Hi Guys,

Your horse should be able to flex laterally at his poll to the left and right. If you're not sure if he's locked at the poll, ask yourself some questions:

Will he easily flex to the left or right with one quick turn of your wrist or does he stiffen against the action of the rein?
Does he tip his head on small circles or lateral work with a bend like shoulder-in?
Are his ears level when you ride either to the left or to the right?

If he stiffens against your hand or tilts his head when you ask him to flex left or right, you probably need to supple his poll.

Here's a 2-part "poll suppling" exercise to help your horse.

Part 1. Start in the halt on the rail so you can check that you're keeping your horse's body absolutely straight. If he's straight, his body will stay parallel to the rail. The most common mistake is to bend the neck. Your horse can bend his neck and still stay locked in the poll.

Think of moving his face only one inch to the left and one inch to the right so you can just see his inside eye and/or nostril (this is also called position left and position right or flexion and counter-flexion).

Do this by keeping your fingers softly closed around the reins and turning your wrist as if you're locking or unlocking a door, turning the ignition key (right hand) to start your car , or scooping a spoonful of sugar out of a bowl. (Don't vibrate the reins. That will just flex his jaw and close the angle at his throatlatch.)
When turning your wrist, keep your hands stay side by side. In the moment that you turn your wrist, your fingernails face upward and your baby finger points diagonally toward your opposite hip. Once you've turned your wrist, return to your "starting position" with your thumb the highest point of your hand. That is, don't hold your hand in the position with your fingernails facing up.

Don't bring your hand across the withers. Also, be sure you support with the opposite rein so he doesn't just bend his neck. If you're next to the rail, you'll easily be able to see if you haven't supported enough with your opposite rein, because your horse's neck won't be absolutely parallel to the wall anymore.

Part 2. Once it feels easy to get position left and position right, pick one of those positions, and put your hand forward toward your horse's mouth to put a little loop in the rein. If you've suppled your horse's poll successfully, he'll stay flexed in that direction and not "boing" back with his face in the other direction. For example, flex him left, give the left rein, and see if he stays flexed left without your hand.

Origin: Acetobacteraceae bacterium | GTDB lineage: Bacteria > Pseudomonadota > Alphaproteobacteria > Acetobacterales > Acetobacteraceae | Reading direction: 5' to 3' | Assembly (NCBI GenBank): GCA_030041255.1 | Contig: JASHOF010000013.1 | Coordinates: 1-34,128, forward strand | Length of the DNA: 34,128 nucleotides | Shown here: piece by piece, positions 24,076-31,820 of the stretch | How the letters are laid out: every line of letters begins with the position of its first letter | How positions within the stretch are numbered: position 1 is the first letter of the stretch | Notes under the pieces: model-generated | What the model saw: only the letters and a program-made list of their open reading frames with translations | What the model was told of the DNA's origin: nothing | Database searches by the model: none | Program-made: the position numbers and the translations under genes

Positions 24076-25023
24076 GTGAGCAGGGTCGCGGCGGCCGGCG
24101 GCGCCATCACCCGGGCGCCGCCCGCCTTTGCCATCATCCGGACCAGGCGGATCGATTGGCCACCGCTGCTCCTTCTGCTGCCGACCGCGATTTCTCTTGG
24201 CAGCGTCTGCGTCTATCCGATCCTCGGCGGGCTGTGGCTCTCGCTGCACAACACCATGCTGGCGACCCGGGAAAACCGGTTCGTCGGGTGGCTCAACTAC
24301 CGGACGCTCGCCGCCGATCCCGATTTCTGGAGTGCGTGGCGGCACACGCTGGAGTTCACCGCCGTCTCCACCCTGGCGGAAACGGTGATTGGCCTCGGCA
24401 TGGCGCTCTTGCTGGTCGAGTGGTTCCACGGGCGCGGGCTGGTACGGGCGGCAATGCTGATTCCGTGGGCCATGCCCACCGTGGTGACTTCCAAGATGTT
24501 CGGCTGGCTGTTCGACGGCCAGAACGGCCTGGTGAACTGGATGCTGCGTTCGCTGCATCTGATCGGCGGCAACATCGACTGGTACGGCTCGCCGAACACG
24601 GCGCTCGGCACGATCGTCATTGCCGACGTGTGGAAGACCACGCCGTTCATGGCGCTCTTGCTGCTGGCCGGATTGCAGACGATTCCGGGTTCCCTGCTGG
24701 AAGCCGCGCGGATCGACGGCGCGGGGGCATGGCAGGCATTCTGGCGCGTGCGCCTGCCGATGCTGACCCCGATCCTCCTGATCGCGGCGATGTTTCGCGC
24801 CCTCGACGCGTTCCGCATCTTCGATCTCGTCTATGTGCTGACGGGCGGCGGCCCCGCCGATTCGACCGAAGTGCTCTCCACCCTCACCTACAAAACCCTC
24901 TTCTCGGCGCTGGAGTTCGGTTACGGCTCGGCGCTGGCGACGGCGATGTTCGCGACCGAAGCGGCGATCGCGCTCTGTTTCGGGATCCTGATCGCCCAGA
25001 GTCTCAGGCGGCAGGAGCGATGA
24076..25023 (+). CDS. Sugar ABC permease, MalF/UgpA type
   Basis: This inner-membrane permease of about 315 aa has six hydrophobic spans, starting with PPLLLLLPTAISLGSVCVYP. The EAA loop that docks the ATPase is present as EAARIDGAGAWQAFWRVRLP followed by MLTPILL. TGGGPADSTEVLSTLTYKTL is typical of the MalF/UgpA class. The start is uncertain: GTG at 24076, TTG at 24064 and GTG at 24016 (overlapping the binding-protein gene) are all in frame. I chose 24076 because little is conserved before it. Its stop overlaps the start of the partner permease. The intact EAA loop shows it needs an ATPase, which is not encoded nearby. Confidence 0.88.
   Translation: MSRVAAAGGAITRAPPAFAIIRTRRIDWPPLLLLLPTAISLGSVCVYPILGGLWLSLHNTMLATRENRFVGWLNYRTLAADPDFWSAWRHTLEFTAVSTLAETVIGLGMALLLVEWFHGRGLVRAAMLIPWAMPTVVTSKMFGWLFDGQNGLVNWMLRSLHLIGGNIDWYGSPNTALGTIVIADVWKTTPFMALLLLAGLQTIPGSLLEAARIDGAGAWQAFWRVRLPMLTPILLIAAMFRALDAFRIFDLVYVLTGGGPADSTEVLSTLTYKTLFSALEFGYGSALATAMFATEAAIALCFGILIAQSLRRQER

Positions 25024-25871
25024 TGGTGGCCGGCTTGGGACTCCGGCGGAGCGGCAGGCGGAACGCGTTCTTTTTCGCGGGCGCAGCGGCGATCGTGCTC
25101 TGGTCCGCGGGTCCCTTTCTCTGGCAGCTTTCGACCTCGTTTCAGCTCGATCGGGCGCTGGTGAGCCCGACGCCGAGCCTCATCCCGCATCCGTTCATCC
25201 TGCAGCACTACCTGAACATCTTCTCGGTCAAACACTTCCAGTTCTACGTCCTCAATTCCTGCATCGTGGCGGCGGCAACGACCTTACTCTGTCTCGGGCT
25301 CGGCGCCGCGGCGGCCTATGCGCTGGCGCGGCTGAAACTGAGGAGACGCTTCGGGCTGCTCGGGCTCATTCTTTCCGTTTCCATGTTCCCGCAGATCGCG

Once you can do this at the halt, go to the walk. When you can do it in the walk both to the right and to the left (flexion and counter-flexion), ask in the trot. Once you can get the answer you want in the trot, go to canter. Don't expect to get anything in a faster gait that you couldn't get at a slower gait. Also, if you have success in the trot, but not in the canter, go back to the trot (or walk or even halt) until you can do the second part of the 2-part exercise successfully.

A Happy Horse

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Comment by Jane Savoie on December 9, 2008 at 5:31pm
So glad to hear it!!
Comment by Janet B on December 9, 2008 at 5:26pm
Thanks Jane for this great info! I have always done this flexion exercise by vibrating the rein, and as you say it causes the horse to close the angle of the throatlatch. When i "turned the key" my mare just flexed and did not drop her head. She knew right away what i was asking for. It really worked well at the trot as well!!
Comment by Andrea Wetzel on December 6, 2008 at 5:32pm
Jane, this exercise is great! Three of us tried it today and it really made a difference. It's quite tricky at first to just move the horse's face and not his neck. When I was trying it at the halt, my horse was really dropping his head down and became very heavy in my hands. I just kept asking him to not lean on my hands and repeating the exercise. He finally started to give and he no longer dropped his head. Surprisingly, I found this exercise to work much better at the trot for my horse. I think he needed the forward momentum to help him out a bit.

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